in the work of Menger as
well, with him also arguably becoming more favorably inclined later in his life, ironically doing so at a


There is an ongoing debate over whether Ludwig von Mises or his student, Friedrich A. Hayek is the most
important Austrian economist. This essay will make no effort to assess this matter. One can note that Hayek is the
only Austrian economist s
o far to win the Swedish Bank Prize in Economic Science

in Memory of Alfred Nobel, but
this does not establish his superiority to von Mises as the latter died fairly shortly after the prize was established.

time when other Austrian economists were not so interested in such ideas, including Hayek.

We also
must note that an element

of this conflict involves the issue of mathematics, with most approaches to
complexity being quite mathematical, whereas there is a strong tradition within Austrian economics of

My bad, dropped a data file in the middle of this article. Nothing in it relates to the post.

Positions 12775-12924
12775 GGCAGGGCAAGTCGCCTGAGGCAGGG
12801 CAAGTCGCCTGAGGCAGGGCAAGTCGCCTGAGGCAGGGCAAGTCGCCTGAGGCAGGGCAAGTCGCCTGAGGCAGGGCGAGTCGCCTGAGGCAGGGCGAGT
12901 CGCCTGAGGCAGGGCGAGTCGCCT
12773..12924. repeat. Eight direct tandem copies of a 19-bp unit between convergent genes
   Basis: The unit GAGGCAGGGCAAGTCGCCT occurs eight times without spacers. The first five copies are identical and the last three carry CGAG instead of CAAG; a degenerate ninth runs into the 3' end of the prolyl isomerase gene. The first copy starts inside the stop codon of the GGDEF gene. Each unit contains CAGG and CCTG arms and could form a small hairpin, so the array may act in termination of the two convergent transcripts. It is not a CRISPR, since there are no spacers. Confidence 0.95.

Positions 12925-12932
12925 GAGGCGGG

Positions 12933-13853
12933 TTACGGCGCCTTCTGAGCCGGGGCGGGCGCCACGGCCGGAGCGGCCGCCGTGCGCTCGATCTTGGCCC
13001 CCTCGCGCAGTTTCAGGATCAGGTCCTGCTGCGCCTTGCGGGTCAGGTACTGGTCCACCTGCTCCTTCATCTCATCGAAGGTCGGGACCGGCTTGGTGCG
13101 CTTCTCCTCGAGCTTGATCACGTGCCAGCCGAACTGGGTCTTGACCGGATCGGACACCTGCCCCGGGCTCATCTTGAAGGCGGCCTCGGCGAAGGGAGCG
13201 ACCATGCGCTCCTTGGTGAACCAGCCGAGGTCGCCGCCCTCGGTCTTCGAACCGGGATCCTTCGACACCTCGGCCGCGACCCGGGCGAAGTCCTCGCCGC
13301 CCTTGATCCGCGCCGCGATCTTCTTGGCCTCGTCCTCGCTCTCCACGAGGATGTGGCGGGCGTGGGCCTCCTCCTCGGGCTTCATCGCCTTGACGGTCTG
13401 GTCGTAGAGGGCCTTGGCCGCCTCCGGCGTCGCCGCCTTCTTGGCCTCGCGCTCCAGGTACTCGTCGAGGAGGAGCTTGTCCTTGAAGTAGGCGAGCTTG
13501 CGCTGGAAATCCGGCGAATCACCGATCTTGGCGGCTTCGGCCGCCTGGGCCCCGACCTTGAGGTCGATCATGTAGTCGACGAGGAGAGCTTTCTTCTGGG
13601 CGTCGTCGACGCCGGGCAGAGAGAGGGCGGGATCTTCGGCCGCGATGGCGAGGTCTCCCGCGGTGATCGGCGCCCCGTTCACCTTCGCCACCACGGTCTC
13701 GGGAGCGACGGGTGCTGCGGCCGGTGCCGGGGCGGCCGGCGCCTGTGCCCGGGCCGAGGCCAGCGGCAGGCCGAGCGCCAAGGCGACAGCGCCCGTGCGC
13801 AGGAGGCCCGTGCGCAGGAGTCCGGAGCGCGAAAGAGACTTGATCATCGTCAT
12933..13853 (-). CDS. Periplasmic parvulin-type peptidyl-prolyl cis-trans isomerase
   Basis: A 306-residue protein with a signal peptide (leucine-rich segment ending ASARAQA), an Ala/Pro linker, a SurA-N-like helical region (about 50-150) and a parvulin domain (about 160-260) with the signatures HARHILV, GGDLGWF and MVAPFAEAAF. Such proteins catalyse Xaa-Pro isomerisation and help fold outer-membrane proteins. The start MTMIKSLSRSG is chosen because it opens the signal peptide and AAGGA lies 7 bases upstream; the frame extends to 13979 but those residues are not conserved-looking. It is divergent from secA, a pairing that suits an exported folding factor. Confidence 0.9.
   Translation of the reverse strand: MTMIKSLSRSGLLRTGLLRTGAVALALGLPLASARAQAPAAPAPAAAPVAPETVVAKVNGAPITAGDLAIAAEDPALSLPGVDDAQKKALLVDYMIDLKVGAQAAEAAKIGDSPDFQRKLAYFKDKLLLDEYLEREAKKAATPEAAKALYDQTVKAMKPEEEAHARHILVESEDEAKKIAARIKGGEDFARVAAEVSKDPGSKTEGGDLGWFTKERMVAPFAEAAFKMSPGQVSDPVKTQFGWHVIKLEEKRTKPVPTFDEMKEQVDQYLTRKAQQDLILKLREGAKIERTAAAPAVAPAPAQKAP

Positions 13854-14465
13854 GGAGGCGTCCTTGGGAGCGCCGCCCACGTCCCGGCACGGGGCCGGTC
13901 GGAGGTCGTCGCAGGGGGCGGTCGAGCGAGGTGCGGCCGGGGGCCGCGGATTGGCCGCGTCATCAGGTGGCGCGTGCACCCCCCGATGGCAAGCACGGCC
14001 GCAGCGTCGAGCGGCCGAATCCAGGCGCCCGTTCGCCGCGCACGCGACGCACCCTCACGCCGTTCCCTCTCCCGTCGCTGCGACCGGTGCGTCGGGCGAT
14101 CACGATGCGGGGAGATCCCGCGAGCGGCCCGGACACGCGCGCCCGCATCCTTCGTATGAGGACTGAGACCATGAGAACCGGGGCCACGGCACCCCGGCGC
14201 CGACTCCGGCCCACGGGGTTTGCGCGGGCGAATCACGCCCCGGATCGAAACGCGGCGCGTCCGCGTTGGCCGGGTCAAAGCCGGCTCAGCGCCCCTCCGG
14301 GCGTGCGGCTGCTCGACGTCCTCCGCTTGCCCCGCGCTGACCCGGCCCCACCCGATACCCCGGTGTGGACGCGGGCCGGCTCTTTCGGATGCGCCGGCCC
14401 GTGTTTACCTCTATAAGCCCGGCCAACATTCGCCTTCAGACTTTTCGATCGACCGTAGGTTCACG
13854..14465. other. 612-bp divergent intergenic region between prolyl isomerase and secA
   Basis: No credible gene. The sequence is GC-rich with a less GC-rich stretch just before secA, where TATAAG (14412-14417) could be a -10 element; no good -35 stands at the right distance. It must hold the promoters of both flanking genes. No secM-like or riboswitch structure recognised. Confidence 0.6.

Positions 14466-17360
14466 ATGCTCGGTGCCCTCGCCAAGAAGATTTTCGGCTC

being critical of most uses of mathematics in economics.

Varieties of Economi
c Complexity

Obviously any discussion of the relationship between complexity theory and Austrian economics
must entail laying out what the relevant parts of complexity theory are for such a discussion. Up front
we must confront the simple fact that there

are many different ideas regarding what complexity is, with
the physicist Seth Lloyd having come up with over 45 definitions of “complexity,” and his list arguably
being incomplete.

Rosser (2009) offers three levels of considering this question: the met
level, the dynamic complexity level, and the agent
based complexity level.

The first considers the
question from the perspective of Lloyd, taking into account the full array of approaches to complexity.
The second more specifically emphasiz
es forms of complexity that

are defined by the dynamical
patterns of phenomena that they are associated with. The final is a more narrowly defined approach